The oldest defensive castles in Central Poland
Narodowy Instytut Dziedzictwa pl
The oldest defensive castles in Central Poland

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The oldest defensive castles in Central Poland

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The oldest defensive castles in Central Poland

The oldest castles erected in Central Poland are predominantly brick constructions built on a foundation of erratic stone, on a mound surrounded by a moat. The only exception being the castle in Inowłódz, which is built entirely of stone. The castles are not uniform structures. Castle complexes founded between 14th and 16th century accrued, expanded within the defensive walls according to changing architectural trends and military conventions.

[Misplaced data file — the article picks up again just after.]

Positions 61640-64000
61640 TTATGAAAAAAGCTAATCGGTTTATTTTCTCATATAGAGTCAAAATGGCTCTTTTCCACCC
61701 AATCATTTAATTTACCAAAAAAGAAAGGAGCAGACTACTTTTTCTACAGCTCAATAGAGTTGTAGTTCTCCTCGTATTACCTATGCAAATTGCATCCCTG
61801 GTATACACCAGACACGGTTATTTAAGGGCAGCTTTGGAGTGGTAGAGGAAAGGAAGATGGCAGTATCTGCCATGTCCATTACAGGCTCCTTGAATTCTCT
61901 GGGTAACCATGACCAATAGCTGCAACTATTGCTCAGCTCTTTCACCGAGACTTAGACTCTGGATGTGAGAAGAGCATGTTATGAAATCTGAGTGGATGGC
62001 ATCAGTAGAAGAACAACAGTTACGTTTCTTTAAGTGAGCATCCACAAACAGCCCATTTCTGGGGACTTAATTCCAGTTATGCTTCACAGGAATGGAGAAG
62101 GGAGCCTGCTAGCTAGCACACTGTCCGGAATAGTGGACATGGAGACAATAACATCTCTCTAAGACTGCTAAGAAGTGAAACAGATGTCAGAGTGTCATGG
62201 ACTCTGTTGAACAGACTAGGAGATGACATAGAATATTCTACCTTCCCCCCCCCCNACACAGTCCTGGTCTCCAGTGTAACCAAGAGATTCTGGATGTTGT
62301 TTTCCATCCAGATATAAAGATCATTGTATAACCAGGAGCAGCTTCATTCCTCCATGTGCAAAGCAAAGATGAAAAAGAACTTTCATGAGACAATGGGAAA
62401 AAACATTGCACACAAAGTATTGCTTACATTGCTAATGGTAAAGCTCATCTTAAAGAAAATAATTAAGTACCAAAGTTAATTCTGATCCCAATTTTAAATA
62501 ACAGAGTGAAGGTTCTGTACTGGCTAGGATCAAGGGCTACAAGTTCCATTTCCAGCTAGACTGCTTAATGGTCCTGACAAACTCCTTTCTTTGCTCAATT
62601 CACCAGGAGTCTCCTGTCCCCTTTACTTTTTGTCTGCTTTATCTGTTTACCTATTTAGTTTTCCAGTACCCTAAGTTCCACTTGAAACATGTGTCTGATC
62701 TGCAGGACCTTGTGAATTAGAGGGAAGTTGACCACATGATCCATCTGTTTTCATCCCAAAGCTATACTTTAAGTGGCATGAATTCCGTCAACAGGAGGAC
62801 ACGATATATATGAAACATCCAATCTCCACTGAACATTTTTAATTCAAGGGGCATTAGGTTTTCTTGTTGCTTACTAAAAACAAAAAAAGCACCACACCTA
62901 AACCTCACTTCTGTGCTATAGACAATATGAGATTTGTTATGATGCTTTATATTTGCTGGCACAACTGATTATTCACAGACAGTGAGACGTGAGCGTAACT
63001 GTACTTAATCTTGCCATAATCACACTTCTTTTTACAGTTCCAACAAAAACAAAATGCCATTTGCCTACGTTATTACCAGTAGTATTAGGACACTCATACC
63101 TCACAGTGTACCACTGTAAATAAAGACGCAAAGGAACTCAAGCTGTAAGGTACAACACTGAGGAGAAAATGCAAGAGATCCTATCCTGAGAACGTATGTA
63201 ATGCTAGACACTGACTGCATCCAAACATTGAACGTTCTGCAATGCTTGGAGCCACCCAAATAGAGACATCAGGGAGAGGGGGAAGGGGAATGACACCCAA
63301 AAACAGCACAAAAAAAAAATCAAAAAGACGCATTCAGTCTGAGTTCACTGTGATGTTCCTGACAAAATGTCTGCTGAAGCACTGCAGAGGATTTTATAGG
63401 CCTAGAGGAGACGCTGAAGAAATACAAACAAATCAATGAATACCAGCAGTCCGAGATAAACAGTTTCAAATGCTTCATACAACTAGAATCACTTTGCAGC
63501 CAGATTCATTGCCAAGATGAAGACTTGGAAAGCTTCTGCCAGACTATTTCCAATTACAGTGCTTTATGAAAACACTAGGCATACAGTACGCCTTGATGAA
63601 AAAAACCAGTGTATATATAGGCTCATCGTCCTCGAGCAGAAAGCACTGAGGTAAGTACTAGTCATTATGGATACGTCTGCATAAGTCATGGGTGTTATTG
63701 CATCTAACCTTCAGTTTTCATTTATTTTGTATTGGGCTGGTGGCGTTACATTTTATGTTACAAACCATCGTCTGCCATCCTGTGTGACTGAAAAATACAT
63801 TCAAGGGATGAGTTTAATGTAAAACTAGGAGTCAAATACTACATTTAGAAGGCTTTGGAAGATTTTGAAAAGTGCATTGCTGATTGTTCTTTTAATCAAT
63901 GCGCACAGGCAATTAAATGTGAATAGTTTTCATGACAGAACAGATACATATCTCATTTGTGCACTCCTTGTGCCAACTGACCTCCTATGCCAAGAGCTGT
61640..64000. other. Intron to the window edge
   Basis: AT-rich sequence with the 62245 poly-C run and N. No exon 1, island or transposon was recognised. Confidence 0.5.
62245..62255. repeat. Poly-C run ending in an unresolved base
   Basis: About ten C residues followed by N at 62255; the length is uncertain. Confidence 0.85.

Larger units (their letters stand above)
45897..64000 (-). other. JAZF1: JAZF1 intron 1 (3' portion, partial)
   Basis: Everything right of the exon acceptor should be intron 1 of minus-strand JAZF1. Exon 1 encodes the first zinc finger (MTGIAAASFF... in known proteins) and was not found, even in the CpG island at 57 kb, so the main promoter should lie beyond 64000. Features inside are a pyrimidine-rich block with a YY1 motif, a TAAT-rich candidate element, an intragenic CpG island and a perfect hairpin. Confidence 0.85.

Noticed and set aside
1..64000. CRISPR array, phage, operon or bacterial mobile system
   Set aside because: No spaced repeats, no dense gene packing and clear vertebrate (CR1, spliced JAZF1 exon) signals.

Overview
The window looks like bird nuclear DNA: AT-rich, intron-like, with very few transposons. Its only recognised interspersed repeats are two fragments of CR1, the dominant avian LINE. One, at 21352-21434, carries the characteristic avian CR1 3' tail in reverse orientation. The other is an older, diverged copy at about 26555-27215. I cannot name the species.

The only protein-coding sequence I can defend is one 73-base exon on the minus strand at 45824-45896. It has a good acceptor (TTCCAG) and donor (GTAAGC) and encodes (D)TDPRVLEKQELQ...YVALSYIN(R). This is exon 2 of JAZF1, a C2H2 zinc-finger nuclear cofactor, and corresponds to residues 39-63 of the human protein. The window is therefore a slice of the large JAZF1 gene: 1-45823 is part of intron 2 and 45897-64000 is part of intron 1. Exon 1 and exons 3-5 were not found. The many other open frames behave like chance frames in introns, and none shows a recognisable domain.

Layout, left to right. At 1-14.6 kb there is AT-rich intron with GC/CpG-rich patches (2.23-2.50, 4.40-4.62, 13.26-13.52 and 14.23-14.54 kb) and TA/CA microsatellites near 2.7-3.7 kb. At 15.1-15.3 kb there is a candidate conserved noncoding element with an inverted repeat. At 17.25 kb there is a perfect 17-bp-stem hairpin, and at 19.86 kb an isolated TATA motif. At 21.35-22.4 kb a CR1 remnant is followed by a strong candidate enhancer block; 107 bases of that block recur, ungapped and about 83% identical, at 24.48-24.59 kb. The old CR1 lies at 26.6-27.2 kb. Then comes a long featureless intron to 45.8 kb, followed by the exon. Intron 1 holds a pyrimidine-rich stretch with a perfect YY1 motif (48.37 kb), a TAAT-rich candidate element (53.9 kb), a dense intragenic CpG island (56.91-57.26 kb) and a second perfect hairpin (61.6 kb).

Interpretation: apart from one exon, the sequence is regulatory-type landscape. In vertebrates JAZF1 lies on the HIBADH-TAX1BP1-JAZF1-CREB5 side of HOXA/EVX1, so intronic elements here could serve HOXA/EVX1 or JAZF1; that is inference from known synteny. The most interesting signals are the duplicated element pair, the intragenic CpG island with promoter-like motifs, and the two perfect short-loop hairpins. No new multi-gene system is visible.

The oldest of them were founded by King Casimir the Great and the bishops of Gniezno. Among them are the castle in Bolesławiec (ca. 1340), credited to royal foundation, the reconstructed castle in Łęczyca (erected probably ca. 1352) as well as structures in Inowłódz and Rawa Mazowiecka (the latter credited to the foundation by Siemowit IV), both preserved as permanent ruins and partially exploited. The collection includes also the castle founded by archbishop Jarosław Bogoria Skotnicki, erected in the middle of 14th century in Uniejów — currently rebuilt and serving as a hotel. One of the best preserved castles in the region is the one erected by the Oporowski family, de armis Sulima, in Oporów (ca. 1418).  Also privately founded is the 16th-century castle in Besiekiery, preserved as ruins.

Particular attention should be paid to the newest structure in the collection – referred to as a "castle-shaped tower". It was founded by Zygmunt the Old in Piotrków Trybunalski and served as a Sejm residence of the last of the Jagiellons.

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